Social Security Fraud Boosted by COVID-19 Fears

Jun 5, 2020 / Amanda Chase, Horsesmouth Assistant Editor

Social Security fraud was already a problem when the global COVID-19 pandemic hit the United States early this spring. But now fraudsters have added brand-new ploys involving the public health crisis to exploit unsuspecting victims. Financial advisors can help their clients, and the public, by using their esteemed positions in the community to distribute information about the prevalence and occurrence of these types of frauds.

The novel coronavirus pandemic has led to a new wave of fraudulent attempts in recent weeks capitalizing on people’s anxieties and fears. Social Security officials issued a warning to the public in late March about fraudulent letters that threaten suspension of Social Security benefits as a result of coronavirus- related office closures. The letters contain phone numbers that, when dialed, direct victims to provide personal information or make payments using gift cards, wire transfers, or cryptocurrency or even by mailing cash to restore benefits. This, of course, is all false. The federal agency has closed its offices to in-person visits to thwart the spread of COVID-19, but benefits continue to be processed as usual and questions can be handled via the phone.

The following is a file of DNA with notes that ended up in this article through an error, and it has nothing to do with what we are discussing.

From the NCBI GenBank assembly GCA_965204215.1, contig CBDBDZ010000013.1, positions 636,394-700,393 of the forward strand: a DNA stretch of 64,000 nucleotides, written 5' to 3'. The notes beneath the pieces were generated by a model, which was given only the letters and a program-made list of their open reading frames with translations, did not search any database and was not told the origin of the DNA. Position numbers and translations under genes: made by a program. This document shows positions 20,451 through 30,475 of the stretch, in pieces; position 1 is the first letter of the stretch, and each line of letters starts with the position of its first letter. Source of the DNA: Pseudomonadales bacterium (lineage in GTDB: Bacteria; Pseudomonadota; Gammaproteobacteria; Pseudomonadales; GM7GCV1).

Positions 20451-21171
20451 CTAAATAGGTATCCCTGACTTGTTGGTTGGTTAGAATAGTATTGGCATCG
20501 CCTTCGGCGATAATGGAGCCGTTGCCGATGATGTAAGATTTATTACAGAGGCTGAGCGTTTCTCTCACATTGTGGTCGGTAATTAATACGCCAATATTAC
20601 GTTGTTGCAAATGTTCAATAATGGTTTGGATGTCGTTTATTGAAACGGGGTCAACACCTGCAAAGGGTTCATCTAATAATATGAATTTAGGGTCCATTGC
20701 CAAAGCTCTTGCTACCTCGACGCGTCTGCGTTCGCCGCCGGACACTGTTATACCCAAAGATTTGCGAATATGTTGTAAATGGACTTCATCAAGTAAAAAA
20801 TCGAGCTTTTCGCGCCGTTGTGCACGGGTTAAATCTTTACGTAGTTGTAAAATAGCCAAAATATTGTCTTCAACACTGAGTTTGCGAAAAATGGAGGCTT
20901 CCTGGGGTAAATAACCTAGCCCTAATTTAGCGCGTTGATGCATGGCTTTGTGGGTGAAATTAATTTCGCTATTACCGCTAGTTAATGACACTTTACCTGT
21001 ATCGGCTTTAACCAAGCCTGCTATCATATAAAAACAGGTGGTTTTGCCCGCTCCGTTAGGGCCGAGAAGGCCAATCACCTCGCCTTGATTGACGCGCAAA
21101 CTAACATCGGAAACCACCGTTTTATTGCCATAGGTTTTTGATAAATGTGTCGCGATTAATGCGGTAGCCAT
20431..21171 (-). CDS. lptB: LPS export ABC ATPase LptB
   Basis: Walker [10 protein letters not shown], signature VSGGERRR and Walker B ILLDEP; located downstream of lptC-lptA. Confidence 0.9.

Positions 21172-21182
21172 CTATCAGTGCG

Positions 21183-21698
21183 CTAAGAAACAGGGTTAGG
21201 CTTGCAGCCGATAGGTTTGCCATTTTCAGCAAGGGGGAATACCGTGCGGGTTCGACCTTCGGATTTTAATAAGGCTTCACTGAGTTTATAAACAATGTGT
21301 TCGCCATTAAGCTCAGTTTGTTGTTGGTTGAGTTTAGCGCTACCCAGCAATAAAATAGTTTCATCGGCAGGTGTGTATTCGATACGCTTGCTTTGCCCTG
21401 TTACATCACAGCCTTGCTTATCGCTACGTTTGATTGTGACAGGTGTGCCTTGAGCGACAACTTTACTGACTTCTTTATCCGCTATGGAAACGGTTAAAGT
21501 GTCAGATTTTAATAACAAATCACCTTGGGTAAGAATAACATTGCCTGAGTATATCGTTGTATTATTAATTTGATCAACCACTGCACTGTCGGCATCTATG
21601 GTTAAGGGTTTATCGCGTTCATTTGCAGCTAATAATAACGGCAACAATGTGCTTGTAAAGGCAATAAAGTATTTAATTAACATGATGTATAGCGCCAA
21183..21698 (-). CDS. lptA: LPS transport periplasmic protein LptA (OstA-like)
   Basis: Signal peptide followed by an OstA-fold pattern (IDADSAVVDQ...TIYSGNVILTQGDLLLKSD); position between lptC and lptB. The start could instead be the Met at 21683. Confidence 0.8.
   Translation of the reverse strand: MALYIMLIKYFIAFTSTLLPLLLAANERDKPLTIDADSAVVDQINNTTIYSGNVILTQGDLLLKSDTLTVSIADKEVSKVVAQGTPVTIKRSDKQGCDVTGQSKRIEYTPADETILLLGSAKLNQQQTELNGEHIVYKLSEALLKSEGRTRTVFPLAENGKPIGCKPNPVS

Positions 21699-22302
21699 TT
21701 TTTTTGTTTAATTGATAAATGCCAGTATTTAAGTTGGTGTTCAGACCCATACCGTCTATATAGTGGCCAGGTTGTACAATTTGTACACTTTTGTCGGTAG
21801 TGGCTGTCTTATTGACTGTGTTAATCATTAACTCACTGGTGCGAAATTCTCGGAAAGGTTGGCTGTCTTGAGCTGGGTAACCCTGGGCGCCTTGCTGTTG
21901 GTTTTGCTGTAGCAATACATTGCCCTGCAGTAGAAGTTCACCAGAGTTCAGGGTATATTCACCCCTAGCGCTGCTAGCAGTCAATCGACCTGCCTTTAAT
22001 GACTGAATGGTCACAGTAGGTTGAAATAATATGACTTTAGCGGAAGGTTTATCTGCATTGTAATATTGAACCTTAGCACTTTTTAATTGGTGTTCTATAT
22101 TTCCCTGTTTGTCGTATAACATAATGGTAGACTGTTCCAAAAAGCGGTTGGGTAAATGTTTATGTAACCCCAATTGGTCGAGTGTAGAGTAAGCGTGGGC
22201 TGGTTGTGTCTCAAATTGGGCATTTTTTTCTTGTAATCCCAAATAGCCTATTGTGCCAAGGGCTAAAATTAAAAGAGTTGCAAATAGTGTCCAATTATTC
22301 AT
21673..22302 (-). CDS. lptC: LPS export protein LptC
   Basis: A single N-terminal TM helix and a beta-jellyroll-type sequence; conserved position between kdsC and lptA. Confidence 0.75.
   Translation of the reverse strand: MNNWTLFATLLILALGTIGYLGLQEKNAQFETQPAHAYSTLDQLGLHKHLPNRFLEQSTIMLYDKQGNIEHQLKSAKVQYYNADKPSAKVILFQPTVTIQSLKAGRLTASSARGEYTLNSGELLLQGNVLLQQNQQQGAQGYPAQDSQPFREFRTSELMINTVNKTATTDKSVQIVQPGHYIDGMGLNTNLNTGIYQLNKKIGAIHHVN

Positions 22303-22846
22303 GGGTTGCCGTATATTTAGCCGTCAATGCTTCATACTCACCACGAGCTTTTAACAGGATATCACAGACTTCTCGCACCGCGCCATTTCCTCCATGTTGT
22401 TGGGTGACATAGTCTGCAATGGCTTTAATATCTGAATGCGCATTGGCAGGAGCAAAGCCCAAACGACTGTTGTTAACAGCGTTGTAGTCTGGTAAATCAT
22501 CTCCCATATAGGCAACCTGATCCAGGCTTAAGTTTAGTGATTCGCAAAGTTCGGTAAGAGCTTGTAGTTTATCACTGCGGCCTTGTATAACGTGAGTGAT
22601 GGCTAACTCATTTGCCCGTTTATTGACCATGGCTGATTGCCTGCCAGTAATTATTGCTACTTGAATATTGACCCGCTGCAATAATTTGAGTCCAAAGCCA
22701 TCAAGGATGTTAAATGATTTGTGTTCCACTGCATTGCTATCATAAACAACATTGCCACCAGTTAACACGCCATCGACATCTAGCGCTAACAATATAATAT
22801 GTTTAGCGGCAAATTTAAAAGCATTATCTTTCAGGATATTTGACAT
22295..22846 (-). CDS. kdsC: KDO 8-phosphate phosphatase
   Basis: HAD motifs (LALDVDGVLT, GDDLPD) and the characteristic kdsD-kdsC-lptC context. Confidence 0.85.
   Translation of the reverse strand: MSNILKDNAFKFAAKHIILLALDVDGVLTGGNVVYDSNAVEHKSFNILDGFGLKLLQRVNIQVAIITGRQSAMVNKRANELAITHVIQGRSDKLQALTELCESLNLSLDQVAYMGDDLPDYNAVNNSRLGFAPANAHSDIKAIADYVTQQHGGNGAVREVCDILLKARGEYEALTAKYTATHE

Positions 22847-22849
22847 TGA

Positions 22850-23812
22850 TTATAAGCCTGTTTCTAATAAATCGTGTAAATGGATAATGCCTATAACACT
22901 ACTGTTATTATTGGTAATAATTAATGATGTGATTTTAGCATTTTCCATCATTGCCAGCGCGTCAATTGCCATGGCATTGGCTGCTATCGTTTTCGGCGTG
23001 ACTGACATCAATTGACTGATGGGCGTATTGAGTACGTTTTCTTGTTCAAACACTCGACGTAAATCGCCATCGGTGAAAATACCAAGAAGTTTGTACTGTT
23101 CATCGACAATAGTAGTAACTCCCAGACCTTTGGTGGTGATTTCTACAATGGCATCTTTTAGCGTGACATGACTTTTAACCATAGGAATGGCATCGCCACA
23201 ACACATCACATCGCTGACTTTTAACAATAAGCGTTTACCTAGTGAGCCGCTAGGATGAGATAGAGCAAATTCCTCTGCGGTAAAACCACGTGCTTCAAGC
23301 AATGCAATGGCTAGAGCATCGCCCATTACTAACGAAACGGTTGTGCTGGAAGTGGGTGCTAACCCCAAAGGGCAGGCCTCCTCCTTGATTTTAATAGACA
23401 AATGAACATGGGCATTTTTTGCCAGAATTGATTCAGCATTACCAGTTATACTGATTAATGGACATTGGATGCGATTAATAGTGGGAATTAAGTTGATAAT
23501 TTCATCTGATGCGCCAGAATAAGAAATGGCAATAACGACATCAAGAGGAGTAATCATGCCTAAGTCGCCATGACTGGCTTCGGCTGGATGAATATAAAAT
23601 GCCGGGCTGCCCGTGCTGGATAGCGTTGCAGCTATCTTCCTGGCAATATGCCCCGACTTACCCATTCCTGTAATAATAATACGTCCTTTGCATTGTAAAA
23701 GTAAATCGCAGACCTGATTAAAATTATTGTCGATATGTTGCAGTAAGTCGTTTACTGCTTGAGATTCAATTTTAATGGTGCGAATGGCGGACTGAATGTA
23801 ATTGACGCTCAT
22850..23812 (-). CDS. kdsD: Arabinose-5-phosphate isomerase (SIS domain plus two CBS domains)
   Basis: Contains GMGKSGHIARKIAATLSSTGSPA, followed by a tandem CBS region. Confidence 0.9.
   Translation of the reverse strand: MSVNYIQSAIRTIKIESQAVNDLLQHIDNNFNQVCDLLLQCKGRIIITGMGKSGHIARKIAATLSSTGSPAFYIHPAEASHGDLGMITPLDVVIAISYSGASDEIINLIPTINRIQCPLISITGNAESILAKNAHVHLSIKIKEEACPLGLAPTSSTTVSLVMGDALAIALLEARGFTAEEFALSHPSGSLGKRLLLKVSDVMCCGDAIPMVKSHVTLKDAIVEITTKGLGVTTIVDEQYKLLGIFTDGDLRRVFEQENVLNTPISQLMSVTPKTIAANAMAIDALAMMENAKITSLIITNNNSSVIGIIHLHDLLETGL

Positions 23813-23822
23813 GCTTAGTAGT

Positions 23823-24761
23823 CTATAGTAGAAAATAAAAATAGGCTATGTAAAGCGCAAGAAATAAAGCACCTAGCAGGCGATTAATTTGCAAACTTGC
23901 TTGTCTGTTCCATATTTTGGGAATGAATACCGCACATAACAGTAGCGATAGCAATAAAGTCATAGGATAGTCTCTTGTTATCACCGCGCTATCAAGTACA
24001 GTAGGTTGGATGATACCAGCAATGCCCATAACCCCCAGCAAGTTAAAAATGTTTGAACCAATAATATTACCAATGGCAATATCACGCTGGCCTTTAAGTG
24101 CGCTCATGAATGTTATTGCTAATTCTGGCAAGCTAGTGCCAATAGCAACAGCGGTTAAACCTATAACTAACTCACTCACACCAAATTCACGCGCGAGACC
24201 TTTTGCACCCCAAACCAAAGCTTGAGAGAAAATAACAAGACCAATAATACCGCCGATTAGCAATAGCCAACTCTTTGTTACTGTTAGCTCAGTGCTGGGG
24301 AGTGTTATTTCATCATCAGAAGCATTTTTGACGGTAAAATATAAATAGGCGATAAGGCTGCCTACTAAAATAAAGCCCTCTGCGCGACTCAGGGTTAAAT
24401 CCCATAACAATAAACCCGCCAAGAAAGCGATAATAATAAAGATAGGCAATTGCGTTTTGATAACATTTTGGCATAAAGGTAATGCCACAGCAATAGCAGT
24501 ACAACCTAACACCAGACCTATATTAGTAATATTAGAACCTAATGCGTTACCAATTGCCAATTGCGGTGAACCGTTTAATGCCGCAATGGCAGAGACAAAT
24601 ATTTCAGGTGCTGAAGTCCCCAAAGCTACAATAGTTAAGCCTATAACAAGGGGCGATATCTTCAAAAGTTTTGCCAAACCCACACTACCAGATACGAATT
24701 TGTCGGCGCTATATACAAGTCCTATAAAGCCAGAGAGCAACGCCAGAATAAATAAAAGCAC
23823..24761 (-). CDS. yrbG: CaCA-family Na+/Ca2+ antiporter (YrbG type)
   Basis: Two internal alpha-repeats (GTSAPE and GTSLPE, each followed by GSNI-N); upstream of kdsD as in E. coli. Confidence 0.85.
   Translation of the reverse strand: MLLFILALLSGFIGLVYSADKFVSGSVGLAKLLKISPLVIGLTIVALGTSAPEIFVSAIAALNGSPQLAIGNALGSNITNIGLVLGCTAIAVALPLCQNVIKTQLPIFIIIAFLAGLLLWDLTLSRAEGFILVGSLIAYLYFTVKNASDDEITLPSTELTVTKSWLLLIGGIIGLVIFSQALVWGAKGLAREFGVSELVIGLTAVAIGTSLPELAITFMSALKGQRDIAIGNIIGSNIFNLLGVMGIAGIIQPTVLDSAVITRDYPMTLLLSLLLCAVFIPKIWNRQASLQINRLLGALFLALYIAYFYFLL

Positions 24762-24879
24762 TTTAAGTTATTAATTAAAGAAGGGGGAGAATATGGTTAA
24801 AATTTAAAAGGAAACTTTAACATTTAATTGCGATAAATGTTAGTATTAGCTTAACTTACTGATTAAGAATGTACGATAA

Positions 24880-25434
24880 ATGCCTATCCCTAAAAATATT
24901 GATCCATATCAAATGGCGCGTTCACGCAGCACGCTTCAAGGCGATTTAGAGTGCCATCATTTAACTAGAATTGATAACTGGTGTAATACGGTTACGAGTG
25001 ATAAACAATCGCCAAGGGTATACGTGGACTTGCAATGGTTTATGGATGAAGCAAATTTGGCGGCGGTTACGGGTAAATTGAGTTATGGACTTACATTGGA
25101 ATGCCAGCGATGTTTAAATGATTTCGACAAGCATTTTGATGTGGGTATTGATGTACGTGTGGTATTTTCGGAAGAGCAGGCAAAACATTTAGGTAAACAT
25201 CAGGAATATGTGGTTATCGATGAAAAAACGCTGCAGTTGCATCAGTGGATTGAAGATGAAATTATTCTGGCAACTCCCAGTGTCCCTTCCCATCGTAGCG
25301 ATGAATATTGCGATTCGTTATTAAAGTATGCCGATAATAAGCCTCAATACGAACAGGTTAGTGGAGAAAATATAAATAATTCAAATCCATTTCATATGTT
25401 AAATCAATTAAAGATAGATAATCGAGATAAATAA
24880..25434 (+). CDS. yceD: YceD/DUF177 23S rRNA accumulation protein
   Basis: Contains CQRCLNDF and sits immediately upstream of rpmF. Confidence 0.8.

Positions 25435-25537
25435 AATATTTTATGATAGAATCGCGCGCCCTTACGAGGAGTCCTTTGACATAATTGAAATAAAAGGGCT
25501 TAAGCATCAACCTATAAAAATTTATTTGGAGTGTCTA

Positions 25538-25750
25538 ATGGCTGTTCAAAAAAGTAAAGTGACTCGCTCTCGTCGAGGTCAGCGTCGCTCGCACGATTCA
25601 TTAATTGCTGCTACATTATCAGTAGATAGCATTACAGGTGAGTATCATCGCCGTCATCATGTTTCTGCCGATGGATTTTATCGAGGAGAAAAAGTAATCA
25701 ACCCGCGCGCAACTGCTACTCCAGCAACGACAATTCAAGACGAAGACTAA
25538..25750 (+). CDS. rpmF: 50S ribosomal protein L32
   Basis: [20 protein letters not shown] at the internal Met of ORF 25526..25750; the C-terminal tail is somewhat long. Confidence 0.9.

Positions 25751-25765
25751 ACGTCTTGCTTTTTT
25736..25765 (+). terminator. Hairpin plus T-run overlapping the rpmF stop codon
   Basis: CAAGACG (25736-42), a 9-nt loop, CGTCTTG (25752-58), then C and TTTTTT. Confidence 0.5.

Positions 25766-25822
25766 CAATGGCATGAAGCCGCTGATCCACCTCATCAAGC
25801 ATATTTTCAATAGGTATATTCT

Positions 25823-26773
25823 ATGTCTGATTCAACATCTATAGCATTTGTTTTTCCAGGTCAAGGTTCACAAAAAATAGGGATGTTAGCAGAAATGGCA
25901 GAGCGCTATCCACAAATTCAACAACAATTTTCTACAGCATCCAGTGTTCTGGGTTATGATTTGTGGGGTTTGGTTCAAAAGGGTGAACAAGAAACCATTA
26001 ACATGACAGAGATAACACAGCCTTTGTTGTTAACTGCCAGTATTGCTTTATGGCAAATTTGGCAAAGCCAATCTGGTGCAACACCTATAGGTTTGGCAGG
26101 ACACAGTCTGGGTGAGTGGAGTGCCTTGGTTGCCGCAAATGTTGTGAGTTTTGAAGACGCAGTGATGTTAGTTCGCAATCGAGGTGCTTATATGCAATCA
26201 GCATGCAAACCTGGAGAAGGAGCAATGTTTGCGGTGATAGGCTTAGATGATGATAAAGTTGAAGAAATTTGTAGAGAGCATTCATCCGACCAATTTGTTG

The current public health crisis isn’t the first time authorities have raised alarms about people being swindled out of money or assets by fraudsters claiming to be with the Social Security Administration. The agency received more than 250,000 reports of fraudulent attempts since November, when it launched an online portal to report fraud attempts. And those were just the complaints that people took the time to report. In 2019, victims lost $153 million to people posing as government officials, the bulk of which were impersonations of Social Security staff, according to the Federal Trade Commission.

Remember that older and isolated people are especially at risk. Frauds that involve impersonation of government agents are especially effective with older adults because of vulnerabilities they have at that age and how much they depend on the retirement benefits that are a financial lifeline in later years. Many at later stages of life are not as adept as they once were at picking up on scams because of cognitive declines or tendencies to be trusting of those they encounter. Older people who are isolated are especially at risk, as they are less likely to run the scenario by a trusted friend or family member.

For more information on the scams, as well as suggestions for how advisors can educate their clients, in this article from the Journal of Accountancy.


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